TEST for conformance with those standards.

EDUCATE then entire development team – from analysts to testers  – about the CRITICALITY of the SSDL process.

Advertisement: we can help you with this.

While Cisco is big enough to weather a storm like this, smaller companies will not be so lucky.  The brand damage could be fatal to the company and all of its employees.

 

 

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What Happens When Your Firewall Loses the War and Joins the Other Side?

Cisco released an announcement that a high severity vulnerability affecting many Cisco ASA firewalls and Firepower security appliances has a proof of concept available in the wild.  This means that even amateurs can take that code, modify it a bit and successfully either force your firewall to randomly reboot or to steal credentials from that firewall.

Cisco is “recommending” that customers patch their firewalls.

The attack can be executed remotely – such as from China – and does not require the attacker to have any valid credentials.

The bug affects ASA 5500 and 5500-X firewalls, Firepower 2100, 4100 and 9300 appliances and several other models.

There are no workarounds for this flaw other than to power off your firewall and take down your Internet connection.

So what should you do?

While this bug patch was updated just a couple of days ago, it was released several weeks ago.

Users should always keep on top of patches for equipment that they have installed.

Cisco, as just one of many vendors that customers likely use, has a security advisory page at https://tools.cisco.com/security/center/publicationListing.x  .  Each vendor announces patches in a different way.

One of the benefits of buying Cisco is that you can only download patches if you have a current, valid, support agreement.  If you do not subscribe to Cisco’s model for making them rich, you cannot obtain security patches.  This is different than most vendors who distinguish between security patches and new features.

If you do not have a support contract, Cisco will be happy to sell you one.

Information for this post came from Help Net Security.

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US Cyber Command Spends 90% on Offensive Cyber

Earlier this month the folks at Cisco were sent into a frenzy when Wikileaks disclosed Cisco exploits in their Vault 7 CIA tool data dump.

Wikileaks disclosed that the CIA had been hacking Cisco Internet switches for over a year to eavesdrop on users, but didn’t disclose how.  Wikileaks and a number of the tech vendors are at odds regarding revealing the details of the hacks because of conditions Wikileaks is imposing prior to giving the manufacturers the details.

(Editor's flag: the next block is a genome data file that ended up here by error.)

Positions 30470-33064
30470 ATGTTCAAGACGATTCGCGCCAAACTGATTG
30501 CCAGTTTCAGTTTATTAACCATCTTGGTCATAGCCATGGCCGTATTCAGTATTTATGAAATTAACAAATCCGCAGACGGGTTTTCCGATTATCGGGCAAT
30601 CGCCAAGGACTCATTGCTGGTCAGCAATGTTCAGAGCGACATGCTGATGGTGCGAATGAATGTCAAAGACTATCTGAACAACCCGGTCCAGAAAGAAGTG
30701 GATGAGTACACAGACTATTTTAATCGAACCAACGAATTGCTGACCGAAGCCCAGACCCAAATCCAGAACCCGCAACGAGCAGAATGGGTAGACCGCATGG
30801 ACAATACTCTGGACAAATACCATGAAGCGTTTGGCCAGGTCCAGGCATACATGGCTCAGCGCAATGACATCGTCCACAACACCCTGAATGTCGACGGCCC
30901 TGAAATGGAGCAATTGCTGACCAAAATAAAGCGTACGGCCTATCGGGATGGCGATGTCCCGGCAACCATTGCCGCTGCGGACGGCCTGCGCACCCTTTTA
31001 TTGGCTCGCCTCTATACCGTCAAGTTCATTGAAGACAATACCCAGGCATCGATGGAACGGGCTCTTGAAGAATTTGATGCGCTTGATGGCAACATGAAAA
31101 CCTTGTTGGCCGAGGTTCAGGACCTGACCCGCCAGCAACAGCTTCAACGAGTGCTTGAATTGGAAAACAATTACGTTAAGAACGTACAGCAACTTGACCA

Given the resources at John Chambers disposal, Cisco reassigned teams of engineers, working around the clock for days first trying to figure out how the CIA did it – without any help from Wikileaks.  Then they had to craft a warning to customers regarding the 300 products affected.  Finally, they had to come up with fixes, test them and get them into the distribution channel.

Due to the way the government (in the form of the NSA and CIA particularly) prioritize cyber risk, offensive cyber is much more important than defensive cyber (more about this later).

So even though the CIA had known about these bugs for at least a year, they prioritized using the bug against their surveillance targets over protecting U.S. citizens.

This has been the argument since the creation of USCYBERCOM.  USCYBERCOM is headed by the same person as the NSA –  Admiral Mike Rogers.

The problem is that the NSA’s mission is to hack into targets of interest and Cybercom’s mission is to protect the U.S.  In case of a ‘conflict of interest’, who wins?

The original idea was to help USCYBERCOM get off the ground by being able to leverage NSA’s considerable cyber expertise, but for the last year or two, there have been calls to split the two (see Washington Post article here.)  In fact, there were conversations about President Obama separating the two toward the end of his term.  This idea was endorsed by both Defense Secretary Ash Carter and Director of National Intelligence James Clapper.  President Obama signed a bill bars the splitting until the Joint Chiefs of Staff certify that splitting it would not be harmful.  We have no idea what President Trump thinks about the subject.